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Monday, July 6, 2009

Southern Delights

My guess is that if you came down to the beach this week, you are probably a little disappointed with this afternoon's weather. We had a lot of rain later in the day. Where we live along the shores of the White Oak River, we got 1.75 inches of rain in less than two hours. We actually really needed the rain. It came at a critical time for the corn and soybean crops. It also refreshed all of our vegetable crops which are just now hitting their peak. Those vegetables and also the area fruits are the southern delights that are the subject of this post. My wife and I both grew up in the Piedmont area of North Carolina not far from the Virginia border. Gardening and fresh vegetables were as much a part of summer as going to the beach or the summer sun. That tradition of enjoying fresh vegetables lives on here along the Carteret coast.
I used to think that my mother could live on green beans and cornbread. Of course, the green beans had to be white half runner beans and the cornbread had to be cooked in one of her special cast iron black frying pans. Besides the green beans, there were two other summer treats that played a special part in summer, corn and tomatoes.

Both corn and beans take a serious amount of ground to grow. When I was a child, we did not have room for those on our small plot of land in Lewisville, NC, but there were tomatoes in every empty spot in the beds beside our home. Our many relatives who lived in rural Yadkin County provided us with more beans and corn than we could handle. From an early age, I can remember my mother canning beans and freezing corn. It was just what people living close to the land did in North Carolina in the fifties and sixties. You put up food in the summer for the winter.

My mother canned and preserved vegetables and fruits well into her eighties. Even when she was over ninety, I can remember her helping my wife make blackberry jelly from berries that we had picked. We reached the peak of our canning and preserving during the ten years we lived on a farm in New Brunswick, Canada.  We had well over one hundred canning jars, a water bath canner, and even a pressure canner.  We also had two chest freezers.  While we have given up canning the quarts and quarts of green beans, we still put away a few things. We are already enjoying the strawberry freezer jam that we made from local berries earlier in the spring.

Tonight for dinner we had fresh local sweet corn, homegrown tomatoes, homemade potato salad and our first Bogue Sound watermelon of the year. While we had some meat to go with our veggies, the vegetables were the stars of the meal.

Those vegetables are just a few of the southern delights that we are fortunate to have here in Carteret County. One of the really special things about the Southern Outer Banks area is that we have a very early growing season. Our strawberries are almost always ripe in mid-April. I got my first ripe tomato this year on June 5. From collards and lettuce to sweet potatoes, the rock-free soils along Bogue Sound produce bountiful crops.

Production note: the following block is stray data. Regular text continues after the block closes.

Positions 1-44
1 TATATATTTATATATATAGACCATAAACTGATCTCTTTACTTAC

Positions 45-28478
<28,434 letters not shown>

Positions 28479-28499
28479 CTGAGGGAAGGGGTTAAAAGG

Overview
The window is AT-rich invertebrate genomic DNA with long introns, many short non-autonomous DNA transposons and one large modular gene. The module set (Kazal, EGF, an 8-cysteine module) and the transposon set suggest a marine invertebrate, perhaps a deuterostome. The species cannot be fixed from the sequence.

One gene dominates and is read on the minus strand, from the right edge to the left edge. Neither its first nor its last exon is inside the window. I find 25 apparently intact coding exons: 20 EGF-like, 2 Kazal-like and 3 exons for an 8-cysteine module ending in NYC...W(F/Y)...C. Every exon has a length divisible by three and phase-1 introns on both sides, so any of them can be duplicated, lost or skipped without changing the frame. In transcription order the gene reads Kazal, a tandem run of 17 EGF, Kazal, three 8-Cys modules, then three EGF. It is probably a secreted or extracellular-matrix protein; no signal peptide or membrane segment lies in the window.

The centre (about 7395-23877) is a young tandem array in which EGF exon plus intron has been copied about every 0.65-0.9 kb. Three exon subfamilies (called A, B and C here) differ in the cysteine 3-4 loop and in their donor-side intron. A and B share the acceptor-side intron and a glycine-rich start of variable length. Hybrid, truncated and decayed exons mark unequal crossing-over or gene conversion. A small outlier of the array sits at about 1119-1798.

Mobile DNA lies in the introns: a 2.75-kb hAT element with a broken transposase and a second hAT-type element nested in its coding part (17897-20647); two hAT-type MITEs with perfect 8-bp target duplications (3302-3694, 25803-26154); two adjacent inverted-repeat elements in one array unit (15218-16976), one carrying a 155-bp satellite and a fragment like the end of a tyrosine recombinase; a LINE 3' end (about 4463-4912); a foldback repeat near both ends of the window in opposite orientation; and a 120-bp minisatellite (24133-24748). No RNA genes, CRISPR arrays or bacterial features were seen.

As I talked to my relatives in central NC this evening, I found out that their tomatoes are just starting to ripen, and they are still waiting for the first ears of corn. Last weekend we carried homegrown tomatoes to friends in Roanoke, Va. They will probably not see local tomatoes until the second or third week of July. Our plants will be getting their second wind about then. In 2007 we picked our last ripe tomato on December 19.

So while the rain kept everyone off the beaches this afternoon, it provided crops with a much-needed drink of water. I would have rather that it rained during the night, but you have to take the rain when you can get it. The folks in the Piedmont are very dry and got less than one-tenth of an inch. I suspect they are very jealous of the timely rain that we got today.

If you are looking for local produce, there are a number of places to find it. We are partial to Winberry's in Cedar Point, but other folks have their own favorites. You are likely to find great produce at any of the area farms or markets. We buy from them all.

If you are looking for some of those vegetables at a restaurant, one of the surprising spots to find them is the Bogue House in Cedar Point. I will have to give them credit along the ladies of our church for turning me into a fan of collards. I also enjoy their field peas and sweet potatoes.

One of the great treats of the area is the Bogue Sound watermelon. With just two of us, it is hard to eat one of the larger ones, but today we found a small seedless one at a reasonable price today.

Now that we have enough rain to last us a while, we will be rooting for all sunshine for the rest of the week. The forecast looks pretty close to that. Just do not forget to eat your vegetables after you come in from the beach.

I will be busy tomorrow morning mowing my grass, I am pretty sure that I can hear the grass growing even now. The way I look at it, the rain saved me from having to run my irrigation system so forgive me for being happy with today's downpour.

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